“It’s hard to step on the ice and not think, ‘They put that confidence in me and I’ve only played this many games and I need to show them that they made the right choice,’” he says. “It’s hard not to think that. But I literally wrote my name down on a piece of paper. That doesn’t make me any better of a hockey player. I still have a lot of work to do. And it’s not going to happen over night.”
It’s afternoon now, last week. Matheson is still looking at the family backyard, picturing winters from childhood. “We have an area that we’d make our rink, a big stretch of grass,” he says. “We used to have a couple trees. You can just see the stumps now. But a couple trees would be right in the corner of the rink, right on the ice. We always used to call those our defensemen.”
In a way, this is Matheson’s happy place. He always felt like he had “above-average skills” as a kid, a strong skater who worked hard to improve his shot. But he never seemed able to shake mistakes. “I’d get home after the game and be so mad because I knew I’d worked on that the day before and I still made the mistake,” he says, “so I’d be up all night thinking about it...feeling like the whole world is crashing down and letting that compound into another mistake.” Even these days, 11 games into his second full NHL season and with the Panthers sitting at 4-6-1, he struggles with letting errors linger. “I’ve been trying to push the pace a little bit too much, trying to do a little bit too much with the puck instead of letting the game come to me,” he says. “That’s not a physical thing. That’s mental, you know. That’s psychological.”
Here is where the backyard helps. “I think to myself that, well, if it were the 6-year-old me in the outdoor rink at my parents’ house, would that guy be worried about the mistakes he made last game, or would he be happy that he gets to go out and do it again tomorrow night?” Matheson has heard hockey minds call their sport 30 percent mental and 70 percent physical, but finds it strange that no one budgets training accordingly. “Nobody ever says, ‘Oh I need to work on not putting too much pressure on myself,'” he says. This curiosity led him to seek out a sports psychologist when he was younger, and later classes on the subject once he enrolled at Boston College in 2012, a few months after the Panthers picked him at No. 23.
The goal wasn’t to wind up wearing glasses and a sweater, seeing patients on a couch, but to gain a better understanding of himself—as an athlete and person. One social psych class, for instance, got him thinking about “why I might be doing certain things and feeling things in certain situations.” When he was a rookie on Florida’s AHL affiliate in Portland, Maine, Matheson spent the first semester finishing his degree with an independent study about a concept called “flow states,” which Matheson describes as, “You feel like everything goes perfectly. You have that perfect game where you can see the ice perfectly, see the field perfectly, it doesn’t feel like you have any distractions, you’re incredibly dialed into what you’re doing.”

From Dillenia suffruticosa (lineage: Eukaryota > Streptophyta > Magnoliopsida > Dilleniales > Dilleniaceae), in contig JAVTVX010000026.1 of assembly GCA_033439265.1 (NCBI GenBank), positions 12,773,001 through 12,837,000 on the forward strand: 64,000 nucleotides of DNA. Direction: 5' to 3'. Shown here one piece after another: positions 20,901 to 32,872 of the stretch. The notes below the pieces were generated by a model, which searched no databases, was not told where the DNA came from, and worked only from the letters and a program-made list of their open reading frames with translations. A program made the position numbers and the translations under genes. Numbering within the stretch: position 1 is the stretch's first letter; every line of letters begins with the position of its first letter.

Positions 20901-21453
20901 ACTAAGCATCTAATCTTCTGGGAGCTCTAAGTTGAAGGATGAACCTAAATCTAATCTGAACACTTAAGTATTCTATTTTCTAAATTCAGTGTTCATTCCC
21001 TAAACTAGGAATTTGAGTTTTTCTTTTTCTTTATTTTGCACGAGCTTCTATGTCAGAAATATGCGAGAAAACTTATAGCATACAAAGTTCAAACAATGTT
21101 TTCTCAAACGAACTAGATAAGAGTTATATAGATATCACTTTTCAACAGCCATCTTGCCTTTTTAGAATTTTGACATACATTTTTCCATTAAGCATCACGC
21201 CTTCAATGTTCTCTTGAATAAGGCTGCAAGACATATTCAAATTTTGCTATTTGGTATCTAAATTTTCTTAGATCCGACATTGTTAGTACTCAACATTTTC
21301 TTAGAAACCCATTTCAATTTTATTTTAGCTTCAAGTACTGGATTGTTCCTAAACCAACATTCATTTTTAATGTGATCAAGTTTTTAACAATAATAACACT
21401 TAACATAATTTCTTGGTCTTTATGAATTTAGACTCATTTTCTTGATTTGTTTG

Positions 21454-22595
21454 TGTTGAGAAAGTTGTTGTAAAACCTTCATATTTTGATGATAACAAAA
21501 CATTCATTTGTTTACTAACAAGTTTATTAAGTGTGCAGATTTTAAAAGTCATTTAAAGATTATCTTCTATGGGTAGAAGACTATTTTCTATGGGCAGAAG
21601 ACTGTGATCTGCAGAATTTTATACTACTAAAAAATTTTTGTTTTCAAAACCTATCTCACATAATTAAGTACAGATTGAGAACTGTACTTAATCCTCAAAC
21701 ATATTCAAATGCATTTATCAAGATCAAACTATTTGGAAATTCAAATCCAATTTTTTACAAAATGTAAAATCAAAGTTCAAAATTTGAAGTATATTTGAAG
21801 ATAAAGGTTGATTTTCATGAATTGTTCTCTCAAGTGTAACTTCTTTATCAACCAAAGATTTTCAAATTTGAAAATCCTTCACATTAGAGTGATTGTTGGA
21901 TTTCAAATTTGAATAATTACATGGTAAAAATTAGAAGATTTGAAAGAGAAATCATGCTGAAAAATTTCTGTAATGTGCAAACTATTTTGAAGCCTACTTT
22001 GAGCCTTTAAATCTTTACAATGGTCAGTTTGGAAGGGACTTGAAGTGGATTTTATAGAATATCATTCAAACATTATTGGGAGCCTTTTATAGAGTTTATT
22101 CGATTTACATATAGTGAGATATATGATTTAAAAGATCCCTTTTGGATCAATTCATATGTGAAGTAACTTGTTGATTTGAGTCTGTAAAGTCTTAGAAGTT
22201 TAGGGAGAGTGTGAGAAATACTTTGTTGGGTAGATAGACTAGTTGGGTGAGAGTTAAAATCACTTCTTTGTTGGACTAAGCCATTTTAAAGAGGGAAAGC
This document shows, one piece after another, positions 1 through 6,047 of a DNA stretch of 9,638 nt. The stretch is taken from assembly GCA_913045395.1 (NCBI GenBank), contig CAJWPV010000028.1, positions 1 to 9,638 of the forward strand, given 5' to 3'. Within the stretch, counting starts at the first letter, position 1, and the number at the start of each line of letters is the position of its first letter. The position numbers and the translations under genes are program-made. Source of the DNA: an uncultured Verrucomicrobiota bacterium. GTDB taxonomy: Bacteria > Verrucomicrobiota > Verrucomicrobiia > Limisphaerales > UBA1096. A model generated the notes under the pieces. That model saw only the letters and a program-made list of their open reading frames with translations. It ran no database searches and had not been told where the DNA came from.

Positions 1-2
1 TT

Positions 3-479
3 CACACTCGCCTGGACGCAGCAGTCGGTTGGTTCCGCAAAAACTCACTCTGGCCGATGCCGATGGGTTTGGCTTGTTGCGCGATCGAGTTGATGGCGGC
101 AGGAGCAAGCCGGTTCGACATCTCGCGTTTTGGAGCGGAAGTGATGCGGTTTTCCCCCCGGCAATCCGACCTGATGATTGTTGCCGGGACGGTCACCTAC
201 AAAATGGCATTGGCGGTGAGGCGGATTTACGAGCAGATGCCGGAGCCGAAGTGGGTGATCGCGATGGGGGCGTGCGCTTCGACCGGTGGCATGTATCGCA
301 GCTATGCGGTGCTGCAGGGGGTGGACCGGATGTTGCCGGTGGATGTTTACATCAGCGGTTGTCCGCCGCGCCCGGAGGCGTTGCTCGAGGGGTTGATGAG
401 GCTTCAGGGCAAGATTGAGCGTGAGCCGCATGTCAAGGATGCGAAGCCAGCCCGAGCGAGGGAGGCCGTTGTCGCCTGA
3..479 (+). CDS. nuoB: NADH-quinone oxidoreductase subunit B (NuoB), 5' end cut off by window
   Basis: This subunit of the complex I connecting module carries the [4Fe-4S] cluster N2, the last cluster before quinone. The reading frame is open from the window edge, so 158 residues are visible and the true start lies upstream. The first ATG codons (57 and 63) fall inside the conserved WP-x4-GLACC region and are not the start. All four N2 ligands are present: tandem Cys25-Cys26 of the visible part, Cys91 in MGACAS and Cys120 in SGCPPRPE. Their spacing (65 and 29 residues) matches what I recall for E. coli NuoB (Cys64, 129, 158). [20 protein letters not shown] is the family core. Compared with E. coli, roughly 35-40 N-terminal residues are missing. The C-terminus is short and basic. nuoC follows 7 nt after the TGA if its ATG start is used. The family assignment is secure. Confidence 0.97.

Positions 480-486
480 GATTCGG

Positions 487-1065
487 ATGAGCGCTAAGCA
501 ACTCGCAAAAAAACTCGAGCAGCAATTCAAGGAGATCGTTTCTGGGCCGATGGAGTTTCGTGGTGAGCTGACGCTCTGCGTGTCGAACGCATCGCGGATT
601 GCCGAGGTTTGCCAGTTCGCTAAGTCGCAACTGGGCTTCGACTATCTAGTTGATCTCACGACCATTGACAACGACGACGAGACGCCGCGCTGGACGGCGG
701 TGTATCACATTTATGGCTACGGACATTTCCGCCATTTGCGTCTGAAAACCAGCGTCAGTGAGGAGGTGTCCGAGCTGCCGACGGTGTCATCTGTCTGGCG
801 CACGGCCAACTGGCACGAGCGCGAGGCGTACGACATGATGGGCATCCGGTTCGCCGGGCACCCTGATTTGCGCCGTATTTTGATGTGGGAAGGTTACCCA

He chose an open-ended focus: home games versus away games, each with unique inhibitors to flow states. Home is familiar, 41 games a year for NHL players, but invariably busier between family matters and ticket requests. The road can be freeing that way, but each city has different restaurants, different hotel beds, different rhythms. “The one common theme that I found was that routine is super, super important for developing flow states,” Matheson says.
On a macro level, the NHL offers no greater opportunity to ensure routine than an eight-year contract. As he finishes out the entry-level contract signed after his junior season at B.C., price tag $925,000 annually, Matheson had one point through October but an encouraging positive even-strength shot differential alongside usual partner Mark Pysyk. Players in the past weren’t exactly leaping to sign long-term deals with Florida, but Matheson and Aaron Ekblad—eight years, $60 million in July ‘16—form a strong nucleus for the future core.
“I think it gives us some sense of security that we’re going to have a good player for a long time, and towards the second half of that contract, it’ll probably be a great contract for the Panthers,” coach Bob Boughner says. “It was a great move. This kid is definitely not going to rest on his laurels. He’s not going to be a guy you worry about signing to a long-term deal and change his game. He’s going to earn it every single day.”
Nearing the end of training camp, Matheson invited McCoshen over for dinner. (One assumes the guest arrived via Jeep Wrangler.) They were teammates for two years at B.C., both psychology majors, drafted one year apart by the Panthers. McCoshen looked up to Matheson, like how he'd dash to the rink to skate on his own between classes and how, as a junior captain, he still earned respect from the seniors.
Now in late September, over pork loin, sweet potatoes and green beans, “we had a good long talk about life in general,” McCoshen recalls. They discussed a little hockey, anticipating Boughner’s first season and a hopeful rebound year after missing the playoffs in ‘16-17. Matheson’s contract extension was already in the works by then but didn’t come up. Mostly the evening was filled with good conversation between friends, at a Fort Lauderdale apartment a mile and a half from the ocean, a new beach backyard stretching into the horizon.